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Catch of a Lifetime (part 2)

Live one running!

After our mini fishing course, I remained on the angler’s chair visualizing a fish on the line. I thought, if you can see it, it will come… or something like that. In our very handy Frommer’s travel book, it said Kona was internationally known as the marlin capital of the world. I thought it would be really cool to catch a Blue Marlin. What better photo to put on Facebook!

But after a few minutes of intense visualizing, my eyelids started to get heavy. Mable forgot to mention that one of the side effects of Gravol was drowsiness. I then spent the rest of our boat ride falling in and out of consciousness.

The boat was chartered from 7am-11am. At around 10:45am, it was becoming clear that this was to be the most expensive sightseeing boat ride ever. But, just as the Captain was about to give the orders to reel the lines in and turn the boat around, TIK-TIK-TIK-TIK-TIK!!! I woke up to the sounds of Mable and Danny screaming, “Fish! Fish! We have a fish!”

What was I thinking jumping onto the angler's chair?!

Mable and I agreed that if we do get a live one, I would be the one to sit on the angler’s chair. She wanted me to get the full fishing experience. So without thinking, and still half-asleep, I made my way to the chair. Mable and Danny helped me get strapped in and I started reeling. WHOA! Why was the reel so heavy?! I was struggling with every turn.  It wasn’t like this when we were doing our rehearsal dry-run this morning. Was the line jammed? Then I looked out into the water and saw what was at the end of the line. Holy cow! It was about 30 feet away and it was the biggest fish I had ever seen. I couldn’t take my eyes off this sea creature, and for a moment, I was mesmerized to the point of immobility.

“Go! Go! Go! Keep reeling!” yelled the Captain. Yes, I was awake now and fully aware that I was playing tug-o-war with a giant Pacific Blue Marlin!

Everybody got excited at the sight of this fish. “It’s an easy 5, maybe 6!” Danny declared. “She’s a big girl,” Captain Chad confirmed. In English, they’ve assessed that this was an easy 500, maybe 600-pound, female fish. And they knew, for a fact, that it was female because any marlin that weighed over 300 pounds was a female marlin. I didn’t know that even in the sea world, it’s the women who dominate. Awesome!

This is no joke! I'm sooo not fit to go fishing!

“Keep reeling! Don’t stop. You can do it!” I knew Captain Chad, Danny and Mable were all trying to encourage me. But I also knew they were nuts to think that I could actually reel this giant in. The reel just became harder and more resistant with every turn. Here I am pulling what could possibly be a 600-pound fish, when I can’t even do 10 bicep curls with a 20-pound barbell. I knew that if we had any chance at all with this fish, someone else had to sit on this chair. After some more token reeling and pictures for Facebook, I thought it best to let the real people do the real fishing. I passed on the angler’s chair to Mable, stood back and did what I do best… take pictures.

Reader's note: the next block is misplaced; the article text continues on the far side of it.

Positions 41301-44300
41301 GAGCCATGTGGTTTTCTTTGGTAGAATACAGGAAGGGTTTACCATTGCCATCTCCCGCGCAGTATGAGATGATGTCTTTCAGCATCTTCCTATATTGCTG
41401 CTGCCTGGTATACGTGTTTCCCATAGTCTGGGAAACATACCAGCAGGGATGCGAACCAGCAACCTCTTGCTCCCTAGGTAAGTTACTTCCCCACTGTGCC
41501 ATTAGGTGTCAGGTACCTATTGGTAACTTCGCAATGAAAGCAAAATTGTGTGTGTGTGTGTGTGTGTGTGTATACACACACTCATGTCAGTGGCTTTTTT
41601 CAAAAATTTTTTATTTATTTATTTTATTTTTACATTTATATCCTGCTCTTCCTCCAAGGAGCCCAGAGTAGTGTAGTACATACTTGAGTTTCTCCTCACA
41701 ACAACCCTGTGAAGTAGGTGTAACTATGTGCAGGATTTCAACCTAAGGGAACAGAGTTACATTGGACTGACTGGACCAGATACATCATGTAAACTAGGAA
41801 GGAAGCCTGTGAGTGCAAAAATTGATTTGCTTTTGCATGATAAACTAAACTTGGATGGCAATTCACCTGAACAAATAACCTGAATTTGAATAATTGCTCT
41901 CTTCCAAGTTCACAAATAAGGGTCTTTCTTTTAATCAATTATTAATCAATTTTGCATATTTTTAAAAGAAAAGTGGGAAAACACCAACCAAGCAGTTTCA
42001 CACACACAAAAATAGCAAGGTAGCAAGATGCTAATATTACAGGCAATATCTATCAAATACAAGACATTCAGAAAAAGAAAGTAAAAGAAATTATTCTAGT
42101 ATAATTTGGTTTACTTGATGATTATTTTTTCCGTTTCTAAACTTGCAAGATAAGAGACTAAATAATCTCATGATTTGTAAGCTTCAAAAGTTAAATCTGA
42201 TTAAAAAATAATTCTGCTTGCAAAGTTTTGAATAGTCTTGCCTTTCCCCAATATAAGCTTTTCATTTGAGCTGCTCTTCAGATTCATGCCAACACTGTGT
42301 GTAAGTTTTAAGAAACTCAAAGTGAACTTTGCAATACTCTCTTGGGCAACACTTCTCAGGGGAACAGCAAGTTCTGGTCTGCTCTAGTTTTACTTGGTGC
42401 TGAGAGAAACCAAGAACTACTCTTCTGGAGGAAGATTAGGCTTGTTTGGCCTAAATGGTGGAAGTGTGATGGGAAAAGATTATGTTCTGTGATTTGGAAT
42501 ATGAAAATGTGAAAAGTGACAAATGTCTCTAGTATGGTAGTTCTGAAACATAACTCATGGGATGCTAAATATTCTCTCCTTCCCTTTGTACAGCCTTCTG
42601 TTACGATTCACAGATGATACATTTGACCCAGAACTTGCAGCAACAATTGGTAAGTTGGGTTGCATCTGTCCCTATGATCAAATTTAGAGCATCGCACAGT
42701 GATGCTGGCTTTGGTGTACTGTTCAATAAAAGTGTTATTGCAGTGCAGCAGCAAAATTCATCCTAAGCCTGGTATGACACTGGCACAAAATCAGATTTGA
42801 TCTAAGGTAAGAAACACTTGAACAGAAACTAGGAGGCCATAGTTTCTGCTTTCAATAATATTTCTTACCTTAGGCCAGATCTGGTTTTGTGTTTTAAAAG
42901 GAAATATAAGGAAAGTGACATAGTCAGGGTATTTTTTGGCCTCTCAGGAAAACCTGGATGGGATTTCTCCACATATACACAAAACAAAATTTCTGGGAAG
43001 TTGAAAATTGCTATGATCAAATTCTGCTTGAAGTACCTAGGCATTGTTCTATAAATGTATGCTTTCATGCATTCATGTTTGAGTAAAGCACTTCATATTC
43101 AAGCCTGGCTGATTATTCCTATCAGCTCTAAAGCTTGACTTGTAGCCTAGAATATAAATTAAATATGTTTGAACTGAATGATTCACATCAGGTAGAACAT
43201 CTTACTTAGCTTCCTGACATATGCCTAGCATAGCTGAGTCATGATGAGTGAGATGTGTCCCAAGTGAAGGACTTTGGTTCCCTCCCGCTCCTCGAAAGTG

*continued in Catch of a Lifetime (part 3)*

Catch of a Lifetime (part 1)

Fishing on the Kona Coast of the "The Big Island"

January 8, 2011. 6:30am at the Honokohau Harbor in Kona, Hawai’i.

Mable and I were a few minutes early. We waited for the Captain of the fishing boat we chartered from a company called Bite Me. His name was Chad, Captain Chad Contessa. He was impressed that we were there early, not a very common trait among visiting tourists. He said it was a good sign. It meant we actually wanted to go fishing.

The first thing he asked was, “Did you bring your luck?” He said fishing was all about luck. Mable and I smiled, nodded and said, “Sure!” I didn’t tell him that I’ve been anxious about this fishing trip for days. I have this thing with moving transportation. It’s called motion sickness. I’ve had it since I was a kid. It didn’t matter if I were in a car, a train, an airplane or a boat. Some cases were more severe than others. But me and moving vehicles don’t get along. Mable got me some Gravol (the number one Mom-trusted antinauseant) for this trip and I trusted this would keep me from getting sea sick and totally miserable on board.

The next thing the Captain asked was, “Do you have any bananas?” Huh? What do bananas have to do with anything? Apparently, bananas are bad luck on fishing boats. They scare the fish away. Who knew? It just so happened that we did pack some bananas for the trip. The Captain made very clear our two options: (1) eat the bananas now or (2) leave them at the harbor. Goodbye bananas.

About half mile off shore, our deckhand Danny cast the fishing lines, 5 in total, into the open water. Each one had a lure (which looked like a neon-colored toy octopus) for bait. Once all 5 lines were set out, Danny gave Mable and me a brief orientation. Fishing 101, if you will.

Danny said once we hear any one of the fishing lines reeling, the sound of which is something like tik-tik-tik-tik-tik, it means we have a live one running. That meant someone (in this case, either Mable or myself) would have to get strapped onto the angler’s chair and start reeling. Danny went over the proper fishing technique. Given that this was my very first fishing expedition, I found this instruction to be quite interesting and educational. However, knowing the odds of my actually using any of these new skills, I must admit, I was only half listening.

*continued in Catch of a Lifetime (part 2)*

Getting comfortable in the angler's chair

My partner, Mable Elmore, before things start rocking.